The Autism Diagnosis II

My practice continues to speak with families who remain confused about the most accurate diagnosis for their developmentally challenged offspring. Three professionals can provide 6 different-sounding diagnosis, depending on when they examined the patient, insurance and reimbursement requirements, what they have read on the web or experienced through the media, and well-meaning (sometimes ignorant-of-the-situation) friends, relatives and ‘experts’.

There are parents who say, “I don’t care about the exact diagnosis. Please, if someone could just make things better.” For a scientist who expects to provide the most precise remedy for the condition at hand, an accurate diagnosis is the most important first step in addressing the problem correctly. Otherwise, therapies may only represent poorly-placed, short-lived bandaids; hit-and-miss at best, under which infection may occassionally smolder and worsen. Here is a list of the alphabet soup of diagnoses that professionals offer to explain the patients’ various symptoms:

Autism, Autism Spectrum Disorder (ASD), “Spectrum”
Asperger’s, Asperger’s Syndrome (AS)
Pervasive Developmental Delay, Not Otherwise Specified (PDD-NOS)
Developmental Delay (DD)
Developmental Delay plus ADHD, Oppositional Defiance Disorder (ODD), Hypotonia, etc.
Mental Retardation (MR – yes, parents still hear that)
Cerebral Encephalopathy (yes, neurologists still say that)
There’s nothing wrong with your child

A previous blog, Another Model of Autism, was the result of a great deal of thought about how to paint a picture of what I perceive, as a physician, on a daily basis. My illustration was offered to represent why symptoms such as low tone or G-I problems could precede the actual diagnosis, while ‘stims’ and sleep problems might occur as the child got older. However, as I was explaining my elaborate model to parents, I could see the puzzlement on their faces. The problem is that the term “Autism” is based on the 70 year-old observations of the father of modern child psychiatry, who believed that poor parenting was the cause, at a time when the incidence was less than 1 per 10,000, patients presented with much more severe symptoms, and at a an older age.

The puzzle pieces don’t fit together because we are talking about,
and looking at, different pictures!

It is no wonder, then, that parents are so confused, since the professionals are likewise not in agreement about what constitutes the diagnosis. For example, there are many children who DO exhibit eye contact or some socialization and others who DON’T have severe tantrums or obvious repetitive movements. Is that ‘autism’ or is that PDD-NOS? It depends on the professional, their training, experience, and understanding of the problem. Furthermore, there exists the belief that people cannot recover from autism, so, if the patient improves, it wasn’t autism. Or, thinking that that the condition ‘turns into’ Asperger’s Syndrome, because the patient can talk and appears to be ‘high-functioning’. There is really no term to define the situation in patients who have improved from the condition because of ABA or biomedical intervention, yet still have some ‘leftover’ behavioral challenges.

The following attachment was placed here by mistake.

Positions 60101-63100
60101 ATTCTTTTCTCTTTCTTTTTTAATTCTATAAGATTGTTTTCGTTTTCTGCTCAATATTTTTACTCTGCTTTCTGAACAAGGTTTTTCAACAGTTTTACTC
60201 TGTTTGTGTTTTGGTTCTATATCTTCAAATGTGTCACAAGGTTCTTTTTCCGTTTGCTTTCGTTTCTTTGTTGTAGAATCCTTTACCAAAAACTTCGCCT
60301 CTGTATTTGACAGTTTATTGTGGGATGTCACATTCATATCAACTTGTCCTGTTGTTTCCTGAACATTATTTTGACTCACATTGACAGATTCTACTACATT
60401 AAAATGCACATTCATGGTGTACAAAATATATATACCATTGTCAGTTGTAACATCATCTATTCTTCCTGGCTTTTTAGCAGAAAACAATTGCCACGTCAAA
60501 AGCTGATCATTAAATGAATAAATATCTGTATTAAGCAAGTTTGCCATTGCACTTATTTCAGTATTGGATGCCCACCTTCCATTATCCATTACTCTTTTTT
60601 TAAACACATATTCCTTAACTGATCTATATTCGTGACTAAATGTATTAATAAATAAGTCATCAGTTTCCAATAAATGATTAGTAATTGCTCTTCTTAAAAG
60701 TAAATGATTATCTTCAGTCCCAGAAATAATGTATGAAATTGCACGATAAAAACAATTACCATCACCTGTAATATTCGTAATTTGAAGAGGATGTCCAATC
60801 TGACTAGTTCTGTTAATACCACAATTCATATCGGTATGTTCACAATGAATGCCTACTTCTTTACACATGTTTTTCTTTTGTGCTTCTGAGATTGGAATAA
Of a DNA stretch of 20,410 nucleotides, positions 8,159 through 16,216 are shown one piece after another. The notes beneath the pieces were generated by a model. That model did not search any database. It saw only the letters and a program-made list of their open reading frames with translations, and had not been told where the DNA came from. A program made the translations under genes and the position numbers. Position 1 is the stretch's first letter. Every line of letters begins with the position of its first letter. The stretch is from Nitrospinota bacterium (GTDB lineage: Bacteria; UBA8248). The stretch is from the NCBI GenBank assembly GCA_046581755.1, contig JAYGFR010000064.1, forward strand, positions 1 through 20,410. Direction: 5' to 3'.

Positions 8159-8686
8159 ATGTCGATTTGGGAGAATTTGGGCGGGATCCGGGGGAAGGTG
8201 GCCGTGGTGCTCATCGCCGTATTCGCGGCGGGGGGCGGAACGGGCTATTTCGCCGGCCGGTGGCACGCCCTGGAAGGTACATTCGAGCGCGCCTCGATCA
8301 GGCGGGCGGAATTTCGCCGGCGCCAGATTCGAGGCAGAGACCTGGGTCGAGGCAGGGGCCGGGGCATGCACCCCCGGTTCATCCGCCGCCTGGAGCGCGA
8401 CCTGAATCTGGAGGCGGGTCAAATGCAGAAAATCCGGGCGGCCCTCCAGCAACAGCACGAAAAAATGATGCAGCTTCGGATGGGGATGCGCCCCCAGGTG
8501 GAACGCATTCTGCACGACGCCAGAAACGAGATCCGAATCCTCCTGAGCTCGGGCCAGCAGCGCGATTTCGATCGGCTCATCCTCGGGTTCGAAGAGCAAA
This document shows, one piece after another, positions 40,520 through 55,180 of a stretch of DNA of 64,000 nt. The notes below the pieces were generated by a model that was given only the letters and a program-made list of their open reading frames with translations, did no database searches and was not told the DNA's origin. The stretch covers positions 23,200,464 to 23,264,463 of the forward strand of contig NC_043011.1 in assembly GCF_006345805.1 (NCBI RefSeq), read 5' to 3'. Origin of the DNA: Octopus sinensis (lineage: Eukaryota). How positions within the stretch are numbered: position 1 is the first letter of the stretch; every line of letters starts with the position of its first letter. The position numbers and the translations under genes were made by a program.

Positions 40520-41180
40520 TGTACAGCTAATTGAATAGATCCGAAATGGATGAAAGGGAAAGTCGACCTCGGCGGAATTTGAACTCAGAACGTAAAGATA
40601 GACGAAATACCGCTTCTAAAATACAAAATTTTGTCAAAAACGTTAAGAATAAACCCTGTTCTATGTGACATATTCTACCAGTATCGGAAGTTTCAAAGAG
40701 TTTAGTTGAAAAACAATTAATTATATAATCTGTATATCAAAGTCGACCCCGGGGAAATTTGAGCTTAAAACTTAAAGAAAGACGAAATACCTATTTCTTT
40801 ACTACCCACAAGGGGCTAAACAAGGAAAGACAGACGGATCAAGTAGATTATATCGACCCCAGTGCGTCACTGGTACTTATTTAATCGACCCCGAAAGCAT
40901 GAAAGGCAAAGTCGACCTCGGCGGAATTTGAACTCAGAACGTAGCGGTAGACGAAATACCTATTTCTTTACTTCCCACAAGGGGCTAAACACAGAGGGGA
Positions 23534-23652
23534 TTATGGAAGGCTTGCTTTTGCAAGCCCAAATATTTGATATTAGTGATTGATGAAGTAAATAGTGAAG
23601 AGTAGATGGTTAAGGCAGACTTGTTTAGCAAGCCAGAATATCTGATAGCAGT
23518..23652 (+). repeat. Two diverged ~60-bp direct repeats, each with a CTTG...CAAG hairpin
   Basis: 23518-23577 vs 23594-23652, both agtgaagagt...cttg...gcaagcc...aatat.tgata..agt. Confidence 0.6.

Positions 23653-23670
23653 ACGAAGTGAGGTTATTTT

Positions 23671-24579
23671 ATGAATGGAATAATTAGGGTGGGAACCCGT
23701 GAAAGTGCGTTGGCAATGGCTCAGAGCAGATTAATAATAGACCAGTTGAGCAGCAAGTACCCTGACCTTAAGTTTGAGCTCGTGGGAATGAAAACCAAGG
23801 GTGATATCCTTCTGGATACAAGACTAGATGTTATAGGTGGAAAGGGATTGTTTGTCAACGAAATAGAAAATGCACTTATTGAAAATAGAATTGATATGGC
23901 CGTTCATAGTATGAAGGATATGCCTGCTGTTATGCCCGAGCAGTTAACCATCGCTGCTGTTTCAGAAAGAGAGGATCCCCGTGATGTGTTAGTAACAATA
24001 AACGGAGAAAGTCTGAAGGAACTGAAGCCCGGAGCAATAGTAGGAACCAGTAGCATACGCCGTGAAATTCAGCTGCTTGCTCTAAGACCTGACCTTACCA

Because of such a plethora of definitions, the DSM 5 will include all similar symptomatology under the ‘Spectrum’ banner. Perhaps the revised nomenclature may make the terminology more streamlined, but I am not sure that it will help parents and professionals understand 1) why development is not proceeding normally, 2) how to choose the best intervention(s), and 3) what the prognosis will be? In my practice, I observe many different types and presentations of autism, Asperger’s, PDD-NOS and variations of normal development. It would be preferable if science could detail each type of developmental delay, because treatments could be evaluated and targeted with more precision, and therefore more likely to be successful.

As in other epidemics (Legionnaire’s disease, HIV, ‘Swine’ flu, breast cancer), patients are left in the dark while science determines cause(s) and effective treatments. The present condition that we call ‘Autism’ is so extensive, poorly-defined and enigmatic that it leaves families extremely frustrated as they seek help for their affected children.

In the meantime, we are left to call it something as etiology, prevention and precise treatment await further discoveries. It’s not fair.

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Brian D. Udell MD
6974 Griffin Road
Davie
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